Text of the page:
keywords = "Conducting polymer, Electrodeposition, Electropolymerization, Lithography, Plasmonic",
author = "Tiu, {Brylee David B} and Pernites, {Roderick B.} and Foster, {Edward L.} and Advincula, {Rigoberto C.}",
year = "2015",
month = "12",
day = "1",
doi = "10.1016/j.jcis.2015.08.004",
language = "English",
volume = "459",
pages = "86--96",
journal = "Journal of Colloid and Interface Science",
issn = "0021-9797",
publisher = "Academic Press Inc.",

}

TY - JOUR

T1 - Conducting polymer-gold co-patterned surfaces via nanosphere lithography

AU - Tiu, Brylee David B

AU - Pernites, Roderick B.

AU - Foster, Edward L.

AU - Advincula, Rigoberto C.

PY - 2015/12/1

Y1 - 2015/12/1

N2 - Hypothesis: Co-patterned arrays comprised of conjugated polymers and nanostructured gold is an important matrix for sensing and stimuli-responsive plasmonic applications. Nanosphere lithography (NSL) is an easy-to-use patterning technique and viable method to fabricate inverse honeycomb structures with electrochemically deposited conjugated polymers. The cross-sectional height of the conducting polymer pattern can be tuned such that the macropores of the honeycomb structure expose electrochemically accessible areas for further gold deposition. Using time-dependent electrochemical reduction, Au3+ is reduced to Au0 and selectively deposit on the macropores thus forming a co-patterned surface. Experiments: The Langmuir-Blodgett-like deposition was used to assemble polystyrene spheres on a conductive substrate. Then the carbazole-based monomer was electropolymerized within the interstices of the colloidal template, which was subsequently dissolved. A potentiostatic technique was used to deposit Au in the macropores. Findings: Fabrication of the polycarbazole-Au co-patterned surface was characterized by atomic force microscopy (AFM), electrochemical quartz crystal microbalance (EC-QCM), and X-ray photoelectron spectroscopy (XPS). Surface plasmon resonance spectroscopy (SPS) data supported backfilling behavior and quantified the complex refractive index of the array. UV-Vis absorption spectroscopy shows overlapping polycarbazole and gold LSPR peaks useful for plasmonic sensing applications. The colloidal templating approach reported in this study was further used in the fabrication of highly ordered Au nanodisks.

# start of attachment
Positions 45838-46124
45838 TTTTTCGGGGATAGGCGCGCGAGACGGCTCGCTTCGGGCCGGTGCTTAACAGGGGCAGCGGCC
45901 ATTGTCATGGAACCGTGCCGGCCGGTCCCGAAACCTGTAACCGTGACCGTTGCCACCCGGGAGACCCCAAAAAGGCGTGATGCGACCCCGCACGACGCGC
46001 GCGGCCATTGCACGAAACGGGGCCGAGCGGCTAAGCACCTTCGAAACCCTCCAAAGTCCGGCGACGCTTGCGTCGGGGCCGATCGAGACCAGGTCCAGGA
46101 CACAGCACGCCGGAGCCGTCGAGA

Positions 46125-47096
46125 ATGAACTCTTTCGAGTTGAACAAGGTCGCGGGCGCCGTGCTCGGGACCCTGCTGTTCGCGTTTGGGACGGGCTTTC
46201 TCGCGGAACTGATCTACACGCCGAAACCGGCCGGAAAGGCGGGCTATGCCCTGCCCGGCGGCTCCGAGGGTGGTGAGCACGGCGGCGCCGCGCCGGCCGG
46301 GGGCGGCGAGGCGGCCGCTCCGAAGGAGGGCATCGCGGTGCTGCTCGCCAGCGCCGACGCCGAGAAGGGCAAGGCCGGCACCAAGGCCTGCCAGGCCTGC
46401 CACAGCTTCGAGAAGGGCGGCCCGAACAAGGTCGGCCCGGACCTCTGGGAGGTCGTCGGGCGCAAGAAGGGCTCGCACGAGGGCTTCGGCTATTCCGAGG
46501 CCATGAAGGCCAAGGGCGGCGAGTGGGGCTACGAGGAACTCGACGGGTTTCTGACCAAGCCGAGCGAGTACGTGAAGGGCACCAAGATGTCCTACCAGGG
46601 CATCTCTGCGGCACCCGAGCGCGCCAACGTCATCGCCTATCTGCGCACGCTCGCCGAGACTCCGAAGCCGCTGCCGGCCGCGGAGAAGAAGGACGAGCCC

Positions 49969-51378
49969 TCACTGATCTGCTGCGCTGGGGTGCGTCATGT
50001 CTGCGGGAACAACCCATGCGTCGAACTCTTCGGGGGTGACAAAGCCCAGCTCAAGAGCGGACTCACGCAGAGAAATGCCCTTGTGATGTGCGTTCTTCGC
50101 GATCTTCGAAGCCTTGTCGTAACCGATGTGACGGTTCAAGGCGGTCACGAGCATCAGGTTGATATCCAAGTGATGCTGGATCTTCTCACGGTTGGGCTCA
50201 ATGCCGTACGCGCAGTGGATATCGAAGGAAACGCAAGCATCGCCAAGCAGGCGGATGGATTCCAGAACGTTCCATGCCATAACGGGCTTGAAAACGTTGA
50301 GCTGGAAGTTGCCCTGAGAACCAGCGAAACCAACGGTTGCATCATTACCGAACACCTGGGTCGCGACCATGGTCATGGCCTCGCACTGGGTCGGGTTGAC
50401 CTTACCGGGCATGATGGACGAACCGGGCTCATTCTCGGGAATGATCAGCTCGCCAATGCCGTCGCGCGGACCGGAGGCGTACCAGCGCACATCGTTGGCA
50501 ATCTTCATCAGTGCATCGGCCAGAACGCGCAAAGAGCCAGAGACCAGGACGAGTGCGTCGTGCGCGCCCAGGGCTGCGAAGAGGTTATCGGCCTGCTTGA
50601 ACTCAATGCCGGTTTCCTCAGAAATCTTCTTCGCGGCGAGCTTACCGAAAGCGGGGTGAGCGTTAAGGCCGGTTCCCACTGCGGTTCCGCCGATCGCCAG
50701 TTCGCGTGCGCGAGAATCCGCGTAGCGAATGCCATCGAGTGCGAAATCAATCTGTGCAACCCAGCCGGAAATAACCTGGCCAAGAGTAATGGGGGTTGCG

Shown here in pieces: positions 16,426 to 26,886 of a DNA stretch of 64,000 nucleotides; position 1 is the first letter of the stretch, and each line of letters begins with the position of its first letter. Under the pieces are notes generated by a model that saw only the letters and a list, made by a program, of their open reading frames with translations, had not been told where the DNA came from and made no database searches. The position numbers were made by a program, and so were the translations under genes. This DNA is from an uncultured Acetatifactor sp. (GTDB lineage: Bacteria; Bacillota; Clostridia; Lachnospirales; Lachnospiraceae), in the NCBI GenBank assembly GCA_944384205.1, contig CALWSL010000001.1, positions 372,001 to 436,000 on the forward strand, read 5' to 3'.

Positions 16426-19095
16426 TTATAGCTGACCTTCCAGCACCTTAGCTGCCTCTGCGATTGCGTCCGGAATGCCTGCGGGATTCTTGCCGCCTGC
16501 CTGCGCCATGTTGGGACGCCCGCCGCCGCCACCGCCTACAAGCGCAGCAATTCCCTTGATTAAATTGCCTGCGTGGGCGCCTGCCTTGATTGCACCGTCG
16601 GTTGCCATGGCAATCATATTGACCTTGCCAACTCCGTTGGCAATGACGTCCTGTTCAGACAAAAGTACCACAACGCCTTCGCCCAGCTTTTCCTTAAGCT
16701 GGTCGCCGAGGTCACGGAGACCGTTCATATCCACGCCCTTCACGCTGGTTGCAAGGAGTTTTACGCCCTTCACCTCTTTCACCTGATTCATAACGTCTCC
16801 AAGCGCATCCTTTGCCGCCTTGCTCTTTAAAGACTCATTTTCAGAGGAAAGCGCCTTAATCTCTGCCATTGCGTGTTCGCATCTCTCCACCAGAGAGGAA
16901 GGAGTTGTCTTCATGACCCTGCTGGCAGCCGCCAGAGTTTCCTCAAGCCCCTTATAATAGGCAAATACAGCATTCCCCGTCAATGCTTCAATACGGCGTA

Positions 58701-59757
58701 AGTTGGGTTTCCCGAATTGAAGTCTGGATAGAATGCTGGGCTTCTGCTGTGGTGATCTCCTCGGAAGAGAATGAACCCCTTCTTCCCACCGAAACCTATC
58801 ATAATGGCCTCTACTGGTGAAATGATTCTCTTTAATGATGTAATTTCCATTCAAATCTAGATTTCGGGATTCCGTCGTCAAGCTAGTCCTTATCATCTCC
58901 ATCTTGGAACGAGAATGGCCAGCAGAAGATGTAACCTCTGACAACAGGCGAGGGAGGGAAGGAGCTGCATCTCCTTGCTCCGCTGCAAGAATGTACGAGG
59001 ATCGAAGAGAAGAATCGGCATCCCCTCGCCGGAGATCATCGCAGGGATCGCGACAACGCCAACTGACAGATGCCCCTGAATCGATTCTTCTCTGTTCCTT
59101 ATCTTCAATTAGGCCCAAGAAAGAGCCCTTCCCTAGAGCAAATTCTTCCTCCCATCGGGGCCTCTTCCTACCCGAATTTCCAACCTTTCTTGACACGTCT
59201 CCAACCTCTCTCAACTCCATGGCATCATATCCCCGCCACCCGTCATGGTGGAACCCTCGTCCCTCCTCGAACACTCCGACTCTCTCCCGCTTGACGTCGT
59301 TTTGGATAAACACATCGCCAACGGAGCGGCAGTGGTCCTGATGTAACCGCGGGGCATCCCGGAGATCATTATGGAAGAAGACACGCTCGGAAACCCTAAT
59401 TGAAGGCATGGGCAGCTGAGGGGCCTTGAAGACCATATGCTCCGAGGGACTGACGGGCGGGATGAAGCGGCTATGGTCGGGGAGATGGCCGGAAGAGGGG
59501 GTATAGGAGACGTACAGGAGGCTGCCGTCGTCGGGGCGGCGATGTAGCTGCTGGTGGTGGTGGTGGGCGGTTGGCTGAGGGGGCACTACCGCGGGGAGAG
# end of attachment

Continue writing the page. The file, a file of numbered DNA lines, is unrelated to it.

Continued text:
AB - Hypothesis: Co-patterned arrays comprised of conjugated polymers and nanostructured gold is an important matrix for sensing and stimuli-responsive plasmonic applications. Nanosphere lithography (NSL) is an easy-to-use patterning technique and viable method to fabricate inverse honeycomb structures with electrochemically deposited conjugated polymers. The cross-sectional height of the conducting polymer pattern can be tuned such that the macropores of the honeycomb structure expose electrochemically accessible areas for further gold deposition. Using time-dependent electrochemical reduction, Au3+ is reduced to Au0 and selectively deposit on the macropores thus forming a co-patterned surface. Experiments: The Langmuir-Blodgett-like deposition was used to assemble polystyrene spheres on a conductive substrate. Then the carbazole-based monomer was electropolymerized within the interstices of the colloidal template, which was subsequently dissolved. A potentiostatic technique was used to deposit Au in the macropores. Findings: Fabrication of the polycarbazole-Au co-patterned surface was characterized by atomic force microscopy (AFM), electrochemical quartz crystal microbalance (EC-QCM), and X-ray photoelectron spectroscopy (XPS). Surface plasmon resonance spectroscopy (SPS) data supported backfilling behavior and quantified the complex refractive index of the array. UV-Vis absorption spectroscopy shows overlapping polycarbazole and gold LSPR peaks useful for plasmonic sensing applications. The colloidal templating approach reported in this study was further used in the fabrication of highly ordered Au nanodisks.

KW - Conducting polymer

KW - Electrodeposition

KW - Electropolymerization

KW - Lithography

KW - Plasmonic

UR - http://www.scopus.com/inward/record.url?scp=84938819272&partnerID=8YFLogxK

UR - http://www.scopus.com/inward/citedby.url?scp=84938819272&partnerID=8YFLogxK

U2 - 10.1016/j.jcis.2015.08.004

DO - 10.1016/j.jcis.2015.08.004

M3 - Article

AN - SCOPUS:84938819272

VL - 459

SP - 86

EP - 96

JO - Journal of Colloid and Interface Science

JF - Journal of Colloid and Interface Science

SN - 0021-9797

ER -